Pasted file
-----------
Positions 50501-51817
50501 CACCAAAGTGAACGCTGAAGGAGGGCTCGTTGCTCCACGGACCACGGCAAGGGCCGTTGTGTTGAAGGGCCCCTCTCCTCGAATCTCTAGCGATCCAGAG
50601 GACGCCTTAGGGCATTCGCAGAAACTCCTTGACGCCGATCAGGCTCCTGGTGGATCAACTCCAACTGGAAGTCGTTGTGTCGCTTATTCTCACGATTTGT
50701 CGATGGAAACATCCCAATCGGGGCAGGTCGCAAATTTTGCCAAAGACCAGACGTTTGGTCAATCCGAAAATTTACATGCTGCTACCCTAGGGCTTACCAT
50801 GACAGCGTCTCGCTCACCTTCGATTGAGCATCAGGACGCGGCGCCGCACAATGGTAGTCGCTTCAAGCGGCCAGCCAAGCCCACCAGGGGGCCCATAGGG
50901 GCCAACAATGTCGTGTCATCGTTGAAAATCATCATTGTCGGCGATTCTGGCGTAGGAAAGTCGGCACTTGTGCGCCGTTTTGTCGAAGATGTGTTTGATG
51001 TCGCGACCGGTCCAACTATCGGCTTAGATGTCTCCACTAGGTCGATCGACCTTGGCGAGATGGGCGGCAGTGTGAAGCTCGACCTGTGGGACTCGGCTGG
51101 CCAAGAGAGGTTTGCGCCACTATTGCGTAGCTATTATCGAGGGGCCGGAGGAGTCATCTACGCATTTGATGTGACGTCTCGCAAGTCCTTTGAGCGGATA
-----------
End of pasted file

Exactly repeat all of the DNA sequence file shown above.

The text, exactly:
Positions 50501-51817
50501 CACCAAAGTGAACGCTGAAGGAGGGCTCGTTGCTCCACGGACCACGGCAAGGGCCGTTGTGTTGAAGGGCCCCTCTCCTCGAATCTCTAGCGATCCAGAG
50601 GACGCCTTAGGGCATTCGCAGAAACTCCTTGACGCCGATCAGGCTCCTGGTGGATCAACTCCAACTGGAAGTCGTTGTGTCGCTTATTCTCACGATTTGT
50701 CGATGGAAACATCCCAATCGGGGCAGGTCGCAAATTTTGCCAAAGACCAGACGTTTGGTCAATCCGAAAATTTACATGCTGCTACCCTAGGGCTTACCAT
50801 GACAGCGTCTCGCTCACCTTCGATTGAGCATCAGGACGCGGCGCCGCACAATGGTAGTCGCTTCAAGCGGCCAGCCAAGCCCACCAGGGGGCCCATAGGG
50901 GCCAACAATGTCGTGTCATCGTTGAAAATCATCATTGTCGGCGATTCTGGCGTAGGAAAGTCGGCACTTGTGCGCCGTTTTGTCGAAGATGTGTTTGATG
51001 TCGCGACCGGTCCAACTATCGGCTTAGATGTCTCCACTAGGTCGATCGACCTTGGCGAGATGGGCGGCAGTGTGAAGCTCGACCTGTGGGACTCGGCTGG
51101 CCAAGAGAGGTTTGCGCCACTATTGCGTAGCTATTATCGAGGGGCCGGAGGAGTCATCTACGCATTTGATGTGACGTCTCGCAAGTCCTTTGAGCGGATA